1A.3 An Empirical Benchmark for Decadal Forecasts of Global Surface Temperature Anomalies

Monday, 7 January 2013: 11:30 AM
Ballroom B (Austin Convention Center)
Matthew Newman, University of Colorado/CIRES and NOAA/ESRL/PSD, Boulder, CO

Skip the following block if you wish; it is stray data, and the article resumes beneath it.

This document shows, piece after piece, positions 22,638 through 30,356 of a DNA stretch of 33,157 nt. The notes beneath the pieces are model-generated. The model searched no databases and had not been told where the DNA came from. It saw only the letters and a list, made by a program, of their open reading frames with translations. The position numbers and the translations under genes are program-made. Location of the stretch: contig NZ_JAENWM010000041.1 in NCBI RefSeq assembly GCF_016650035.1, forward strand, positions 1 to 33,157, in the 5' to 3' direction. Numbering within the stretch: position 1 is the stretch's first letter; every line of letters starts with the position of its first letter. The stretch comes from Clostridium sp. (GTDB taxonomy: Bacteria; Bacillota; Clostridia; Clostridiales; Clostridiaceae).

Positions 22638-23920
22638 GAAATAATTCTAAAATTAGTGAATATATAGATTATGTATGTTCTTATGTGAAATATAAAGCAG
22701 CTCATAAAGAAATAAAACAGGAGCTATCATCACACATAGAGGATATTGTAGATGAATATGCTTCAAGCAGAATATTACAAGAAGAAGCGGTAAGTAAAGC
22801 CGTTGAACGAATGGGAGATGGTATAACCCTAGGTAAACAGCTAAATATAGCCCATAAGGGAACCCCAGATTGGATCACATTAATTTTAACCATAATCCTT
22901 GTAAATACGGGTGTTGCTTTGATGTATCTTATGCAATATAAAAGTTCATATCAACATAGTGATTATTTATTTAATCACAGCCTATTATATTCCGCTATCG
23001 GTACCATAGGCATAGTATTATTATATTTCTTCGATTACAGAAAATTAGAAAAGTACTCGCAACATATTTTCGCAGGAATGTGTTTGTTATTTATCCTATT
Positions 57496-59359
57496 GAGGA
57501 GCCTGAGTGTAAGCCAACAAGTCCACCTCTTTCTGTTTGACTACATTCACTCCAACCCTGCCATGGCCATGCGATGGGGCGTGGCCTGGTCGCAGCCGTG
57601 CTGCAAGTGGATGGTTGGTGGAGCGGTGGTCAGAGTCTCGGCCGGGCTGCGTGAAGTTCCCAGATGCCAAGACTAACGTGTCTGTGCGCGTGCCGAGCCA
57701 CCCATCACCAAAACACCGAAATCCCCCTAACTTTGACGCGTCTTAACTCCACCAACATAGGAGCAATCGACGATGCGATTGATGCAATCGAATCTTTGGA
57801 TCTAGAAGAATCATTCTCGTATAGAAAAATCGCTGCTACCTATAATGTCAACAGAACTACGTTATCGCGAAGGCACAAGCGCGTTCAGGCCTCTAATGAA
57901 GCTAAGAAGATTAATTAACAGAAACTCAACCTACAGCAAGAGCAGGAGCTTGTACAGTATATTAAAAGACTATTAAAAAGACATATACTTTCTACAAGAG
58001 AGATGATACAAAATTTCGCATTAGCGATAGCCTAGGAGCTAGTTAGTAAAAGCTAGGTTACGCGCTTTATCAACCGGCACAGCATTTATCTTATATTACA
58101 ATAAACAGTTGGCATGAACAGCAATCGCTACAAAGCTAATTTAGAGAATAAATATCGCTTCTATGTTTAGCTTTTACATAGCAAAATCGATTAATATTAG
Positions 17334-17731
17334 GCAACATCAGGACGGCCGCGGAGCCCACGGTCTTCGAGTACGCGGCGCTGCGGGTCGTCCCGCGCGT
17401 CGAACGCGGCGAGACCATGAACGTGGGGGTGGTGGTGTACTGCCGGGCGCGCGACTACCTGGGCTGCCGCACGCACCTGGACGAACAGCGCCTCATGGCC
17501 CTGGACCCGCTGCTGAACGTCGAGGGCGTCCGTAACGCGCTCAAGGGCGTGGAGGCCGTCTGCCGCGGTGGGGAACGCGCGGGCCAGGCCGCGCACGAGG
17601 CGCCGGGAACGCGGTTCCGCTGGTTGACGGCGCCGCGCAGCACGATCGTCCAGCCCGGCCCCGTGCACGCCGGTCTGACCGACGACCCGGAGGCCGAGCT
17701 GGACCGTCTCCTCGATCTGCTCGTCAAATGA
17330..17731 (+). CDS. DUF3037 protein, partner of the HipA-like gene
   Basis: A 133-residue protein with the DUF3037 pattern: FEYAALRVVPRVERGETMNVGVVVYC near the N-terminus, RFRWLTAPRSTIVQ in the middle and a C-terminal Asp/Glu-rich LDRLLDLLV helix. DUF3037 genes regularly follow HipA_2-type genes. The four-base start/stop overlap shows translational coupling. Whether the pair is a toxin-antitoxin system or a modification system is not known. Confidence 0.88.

The suitability of an empirical multivariate AR1 model as a benchmark for the skill of decadal surface temperature forecasts is demonstrated. Constructed from the observed simultaneous and one-year lag correlation statistics of 12-month running mean sea surface temperature (SST) and surface (2m) land temperature global anomalies for the years 1900-2008, the empirical model hindcasts have skill for leads 2-5 and 6-9 years comparable to and sometimes even better than the CMIP5 model hindcasts initialized annually over the period 1960-2000, and are much more skillful than damped persistence (e.g., a local univariate AR1 process). The pronounced similarity in geographical variations of skill between the empirical model and CMIP5 hindcasts suggests similarity in their sources of skill as well, supporting additional evaluation of the empirical model's skill and predictability over the entire record. It is shown that for forecast leads greater than about a year, the empirical model skill is almost entirely due to patterns corresponding to the secular trend and to two global patterns that each have about ten year decorrelation time scales. In the Atlantic, all three patterns contribute to forecast skill of the Atlantic Multidecadal Oscillation (AMO) index. In the Pacific, only one pattern contributes to the relatively modest long-lead forecast skill of the Pacific Decadal Oscillation (PDO) index, consistent with earlier findings that determined an independent decadal signal in the PDO as a residual after both interannual and decadal ENSO influences were first removed. This pattern is particularly poorly forecast by the CMIP5 models relative to the empirical model, suggesting that substantial room for improvement remains in Pacific decadal SST forecasts and their North American response. Overall, these results support the view that multivariate red noise rather than univariate red noise is the most appropriate baseline comparison for coupled model decadal forecasts.

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